To illustrate the commonalities between the scientific community and the open-source world, consider, for a moment, the open source phenomenon known as forking. Forking occurs when, all other avenues of conflict resolution having failed, a portion of the developer base for a project exercises their license-granted rights and leaves to form a competing project, taking a copy of the source code with them. Because of the sudden requirement to duplicate all activities performed by the existing project, forking is not undertaken lightly, but it serves as a necessary safety mechanism, ensuring that development on a software project behaves like theoretical research, tied to field-leaders only so long as their benefit to the field outweighs the cost of dealing with them.ii

As an example, compare the history of heliocentrism with that of the GNU Compiler Collection, one of the core components of any free operating system.1 By 1997, Richard Stallman had been shepherding his GNU project for over a decade and what he desired more than anything else was a stable compiler that the Free Software Foundation (FSF) could show to the world. This conservatism frustrated various developers who wanted to implement more experimental improvements to the compiler and, in the end, several nascent forks were begun.iii These forks quickly coalesced into a single fork named EGCS (Experimental/Enhanced GNU Compiler System) which, like the heliocentric model of the solar system, was initially less useful, but attracted many new participants interested in the plethora of opportunities to explore and experiment. By April 1999, EGCS had proved so successful that the FSF officially retired their fork, accepted EGCS as the new, official GCC, and adopted EGCS’s more open model for contributions.iv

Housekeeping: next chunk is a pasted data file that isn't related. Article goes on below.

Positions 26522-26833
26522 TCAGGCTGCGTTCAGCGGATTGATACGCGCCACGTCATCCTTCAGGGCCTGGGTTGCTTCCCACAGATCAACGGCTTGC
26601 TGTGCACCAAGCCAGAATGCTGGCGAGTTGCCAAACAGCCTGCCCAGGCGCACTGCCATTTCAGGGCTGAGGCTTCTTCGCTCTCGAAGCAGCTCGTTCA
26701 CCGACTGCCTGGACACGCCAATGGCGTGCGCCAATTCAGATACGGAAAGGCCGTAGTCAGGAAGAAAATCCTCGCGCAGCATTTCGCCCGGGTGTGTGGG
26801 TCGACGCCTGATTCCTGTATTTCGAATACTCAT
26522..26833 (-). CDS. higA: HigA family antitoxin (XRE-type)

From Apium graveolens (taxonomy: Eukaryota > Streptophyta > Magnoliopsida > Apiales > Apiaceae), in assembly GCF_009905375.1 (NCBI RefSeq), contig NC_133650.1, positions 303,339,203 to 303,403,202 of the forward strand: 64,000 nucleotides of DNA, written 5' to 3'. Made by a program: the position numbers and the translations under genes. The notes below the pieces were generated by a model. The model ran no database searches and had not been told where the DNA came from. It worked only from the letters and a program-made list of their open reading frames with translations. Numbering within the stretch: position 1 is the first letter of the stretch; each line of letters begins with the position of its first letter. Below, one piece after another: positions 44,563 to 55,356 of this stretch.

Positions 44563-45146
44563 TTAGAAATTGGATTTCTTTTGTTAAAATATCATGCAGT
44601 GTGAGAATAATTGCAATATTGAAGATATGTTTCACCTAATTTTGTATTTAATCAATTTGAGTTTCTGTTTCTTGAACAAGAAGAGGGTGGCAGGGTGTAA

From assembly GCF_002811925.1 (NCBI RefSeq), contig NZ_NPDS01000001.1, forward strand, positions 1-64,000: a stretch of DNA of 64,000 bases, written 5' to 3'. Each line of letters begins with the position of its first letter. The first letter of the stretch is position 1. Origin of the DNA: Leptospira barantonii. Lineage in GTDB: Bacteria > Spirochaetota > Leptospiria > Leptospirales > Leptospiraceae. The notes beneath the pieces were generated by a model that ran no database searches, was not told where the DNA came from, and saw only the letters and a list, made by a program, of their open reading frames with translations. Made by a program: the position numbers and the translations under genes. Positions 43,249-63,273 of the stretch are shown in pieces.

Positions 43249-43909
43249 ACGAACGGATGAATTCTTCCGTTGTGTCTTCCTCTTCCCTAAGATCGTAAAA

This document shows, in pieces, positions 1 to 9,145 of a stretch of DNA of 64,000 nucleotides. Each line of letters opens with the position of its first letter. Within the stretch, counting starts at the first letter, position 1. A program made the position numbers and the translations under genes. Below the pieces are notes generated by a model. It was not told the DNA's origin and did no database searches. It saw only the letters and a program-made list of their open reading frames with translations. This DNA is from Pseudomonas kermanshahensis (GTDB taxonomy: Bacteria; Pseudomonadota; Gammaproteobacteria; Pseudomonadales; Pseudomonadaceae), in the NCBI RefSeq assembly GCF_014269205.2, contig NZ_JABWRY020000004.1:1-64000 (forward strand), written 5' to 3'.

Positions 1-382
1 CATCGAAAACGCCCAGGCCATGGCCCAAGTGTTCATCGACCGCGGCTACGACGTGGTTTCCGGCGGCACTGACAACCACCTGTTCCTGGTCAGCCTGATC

It should, however, be noted that forking does not always end this way. Just as general relativity did not stop us from using Newton’s equations for calculating motion on Earth, not all forks end with one branch withering or being absorbed into the other. If the community for a project is large enough and the circumstances are right, a fork may lead to two stable projects with common ancestry serving slightly different user bases with neither group willing to expend the effort to reconcile the two ever-diverging codebases. This is the fundamental difference between science’s slowly-unifying tree and open source’s more Darwinian ever-branching, extinction-pruned one.